U.S. stock indexes on Friday clambered higher after a report on June retail sales came in stronger than expected, with stocks set to cap a week featuring assurances by Federal Reserve Chairman Jerome Powell that surging inflation was a temporary phenomenon.

How are stock benchmarks trading?

The Dow Jones Industrial Average

55 points, or 0.1%, higher at 35,032, with the blue-chip benchmark touching an intraday high near a record at 35,091.56.

The S&P 500 index

was up 7 points at 4,366, a gain of 0.2%.

The Nasdaq Composite Index

traded 34 points, or 0.2%, higher at 14,574.

On Thursday, the Dow rose 53.79 points or 0.15% today to 34,987.02, the S&P 500 fell 14.27 points, or 0.33%, to 4,360.03, while the Nasdaq Composite Index closed 101.82 points lower, or 0.70%, at 14,543.13.

For the week, the Dow is currently up 0.5%, marking its fourth straight gain; the S&P 500 is headed for a weekly rise 0.1%, while the Nasdaq is looking at a weekly decline of 0.6%, the first such decline in four weeks. The small-capitalization Russell 2000 index

was on track for a 4% drop for the week, which would mark its third straight loss.

What’s driving the market?

U.S. stock indexes were headed slightly higher on Friday led by technology stocks but after Federal Reserve Chair Jerome Powell reiterated that inflation would rise for a few months before slowing.

Investors have been digesting what has been mostly upbeat second-quarter corporate earnings results but the data has been mixed.

June retail sales data may have done little to quell the escalating concerns around inflation. Sales at U.S. retailers increased 0.6% last month, compared with a forecast for a 0.4% decline. Excluding autos, retail sales advanced 1.3%, almost three times as much as Wall Street expected.

The report illustrates Americans are paying more for a variety of goods and services, even as the Federal Reserve contends it is just a temporary phenomenon. 

Read: A ‘robust’ U.S. economy is strengthening, Fed’s Beige Book finds, but it is grappling with big shortages and higher inflation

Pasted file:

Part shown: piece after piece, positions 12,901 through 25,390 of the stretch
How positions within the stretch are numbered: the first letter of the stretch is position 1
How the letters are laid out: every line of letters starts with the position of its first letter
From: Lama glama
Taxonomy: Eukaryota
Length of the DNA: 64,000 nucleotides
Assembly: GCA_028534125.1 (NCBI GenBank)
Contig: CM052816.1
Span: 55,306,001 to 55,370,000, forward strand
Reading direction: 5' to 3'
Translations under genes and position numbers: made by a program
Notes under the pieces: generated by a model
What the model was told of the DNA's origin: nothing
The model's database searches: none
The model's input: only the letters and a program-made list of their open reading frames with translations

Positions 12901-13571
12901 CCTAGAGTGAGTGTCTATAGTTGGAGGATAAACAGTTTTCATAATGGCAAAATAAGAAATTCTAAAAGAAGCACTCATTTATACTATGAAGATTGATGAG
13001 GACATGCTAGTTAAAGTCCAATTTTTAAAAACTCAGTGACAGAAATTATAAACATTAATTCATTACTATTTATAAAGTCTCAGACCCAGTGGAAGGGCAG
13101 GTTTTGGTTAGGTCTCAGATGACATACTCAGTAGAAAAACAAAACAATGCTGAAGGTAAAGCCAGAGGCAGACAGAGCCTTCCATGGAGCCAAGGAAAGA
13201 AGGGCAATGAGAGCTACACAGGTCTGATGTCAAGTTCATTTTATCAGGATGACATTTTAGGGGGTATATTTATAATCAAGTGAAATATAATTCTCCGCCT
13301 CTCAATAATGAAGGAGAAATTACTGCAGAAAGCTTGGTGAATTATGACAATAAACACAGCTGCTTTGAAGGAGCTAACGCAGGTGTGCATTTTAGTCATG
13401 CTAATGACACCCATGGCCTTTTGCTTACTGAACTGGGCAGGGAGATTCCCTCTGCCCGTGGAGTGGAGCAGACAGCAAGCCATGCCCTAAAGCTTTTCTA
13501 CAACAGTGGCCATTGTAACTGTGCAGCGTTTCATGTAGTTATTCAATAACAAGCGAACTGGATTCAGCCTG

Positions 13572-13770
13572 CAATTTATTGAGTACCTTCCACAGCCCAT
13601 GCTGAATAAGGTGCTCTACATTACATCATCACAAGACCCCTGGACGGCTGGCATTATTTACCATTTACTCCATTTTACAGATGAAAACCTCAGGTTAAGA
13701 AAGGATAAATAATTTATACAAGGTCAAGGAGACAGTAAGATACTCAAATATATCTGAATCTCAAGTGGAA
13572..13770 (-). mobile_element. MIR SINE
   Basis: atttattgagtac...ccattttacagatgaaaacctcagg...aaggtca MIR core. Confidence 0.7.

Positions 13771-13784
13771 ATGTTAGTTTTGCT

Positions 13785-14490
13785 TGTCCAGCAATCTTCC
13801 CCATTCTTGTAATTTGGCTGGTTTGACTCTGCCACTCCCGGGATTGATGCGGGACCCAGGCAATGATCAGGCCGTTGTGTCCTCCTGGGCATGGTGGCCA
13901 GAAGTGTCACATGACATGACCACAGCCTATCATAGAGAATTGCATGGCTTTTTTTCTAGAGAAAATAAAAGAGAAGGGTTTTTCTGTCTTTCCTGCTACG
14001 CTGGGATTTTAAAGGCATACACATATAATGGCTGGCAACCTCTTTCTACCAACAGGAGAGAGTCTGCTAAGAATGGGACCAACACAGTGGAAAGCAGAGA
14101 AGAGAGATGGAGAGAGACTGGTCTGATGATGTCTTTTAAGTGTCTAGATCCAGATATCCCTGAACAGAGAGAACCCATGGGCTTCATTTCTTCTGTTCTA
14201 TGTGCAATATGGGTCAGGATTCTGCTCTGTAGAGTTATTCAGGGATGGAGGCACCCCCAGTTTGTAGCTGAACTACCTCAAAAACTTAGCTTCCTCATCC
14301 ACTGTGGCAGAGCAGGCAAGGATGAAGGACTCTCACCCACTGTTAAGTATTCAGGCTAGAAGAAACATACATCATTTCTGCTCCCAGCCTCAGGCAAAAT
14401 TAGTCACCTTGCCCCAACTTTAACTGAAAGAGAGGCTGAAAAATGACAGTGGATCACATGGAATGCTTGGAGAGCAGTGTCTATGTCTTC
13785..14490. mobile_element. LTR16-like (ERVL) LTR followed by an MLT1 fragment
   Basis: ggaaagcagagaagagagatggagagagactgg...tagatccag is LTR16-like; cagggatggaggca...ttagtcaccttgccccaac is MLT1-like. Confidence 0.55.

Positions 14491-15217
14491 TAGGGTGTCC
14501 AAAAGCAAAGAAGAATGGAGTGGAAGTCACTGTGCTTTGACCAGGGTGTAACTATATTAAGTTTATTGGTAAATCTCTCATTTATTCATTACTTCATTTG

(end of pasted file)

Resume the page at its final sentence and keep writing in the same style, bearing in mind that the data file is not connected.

Meanwhile, the spread of the more transmissible delta coronavirus variant has fueled jitters on Wall Street but the path of least resistance continues to be higher for stocks and lower for Treasury yields, with the 10-year benchmark

briefly slipping below 1.30% on Thursday. The slide in yields suggests that fixed-income investors harbor some doubts about economic growth in the wake of the pandemic or also share Powell’s view that inflation will be short-lived.

Separately, the U.S. President Joe Biden on Friday will join Pacific Rim leaders, including China’s Xi Jinping and Russia’s Vladimir Putin in a virtual meeting to develop strategies to help economies rebound from the resurgent COVID-19 pandemic.

Read: Inflation is surging. How high will it go? Check out MarketWatch’s new tracker.

And in Germany, Chancellor Angela Merkel has pledged rapid help for disastrous flooding that has killed more than 90 and left hundreds missing in the western part of the country, as persistent rains have left rivers and reservoirs overflowing.

Which companies are in focus?

Charles Schwab Corp. SCHW reported second-quarter earnings Friday that showed profit falling below estimates, while revenue beat, as it opened 1.7 million new brokerage accounts, exceeding 1 million for a third straight quarter. Shares of the company were down over 2%.

Shares of GameStop CorpGME rose 2.8% Friday, to extend a bounce that started late in the previous session, and them on track to snap a five-day losing streak.

Kansas City Southern KSU said Friday it swung to a second-quarter net loss, as a result of more than $700 million in merger costs, while also reporting an adjusted profit and revenue that came up short of expectations. Shares were down 0.5%.

Bristol-Myers Squibb Co. BMY said Friday a late-stage study of a treatment for head and neck cancer failed to meet its main goals. Shares were mostly flat.

U.S.-listed Chinese ride-hailing company Didi Global

 tumbled 3% after state security and police officials were sent to the company’s offices Friday as part of a cybersecurity investigation, AP reported.


 was in focus after The Wall Street Journal reported that the semiconductor giant was exploring a deal to acquire chip maker GlobalFoundries for around $30 billion. Shares of Intel were up 0.8%.

Moderna Inc.
a biotechnology company catapulted to fame after it produced a highly effective COVID-19 vaccine, is set to join the S&P 500 index, replacing Alexion Pharmaceuticals Inc.
Shares of Moderna were up 5.4% and Alexion was off 0.5%.

How are other assets faring?

The yield on the 10-year Treasury note was up 3 basis points to 1.33%. Yields and bond prices move in opposite directions.

The ICE U.S. Dollar Index DXY, a measure of the currency against a basket of six major rivals, was up less than 0.1%.

Oil futures rose, with the U.S. benchmark CL00 up 0.3% but down more than 3% for the week, while gold futures GC00 slipped 0.1% to $1,826.30 an ounce, but was headed for a weekly rise.

In European equities, the Stoxx Europe 600 SXXP fell less than 0.1% and London’s FTSE 100 UKX traded less than 0.1% higher.

In Asia, the Shanghai Composite SHCOMP fell 0.7% but booked a 0.4% gain, the Hang Seng Index HSI advanced 0.03% but logged a 2.4% weekly rise, and Japan’s Nikkei 225 NIK closed 1% lower but notched a 0.2% gain.

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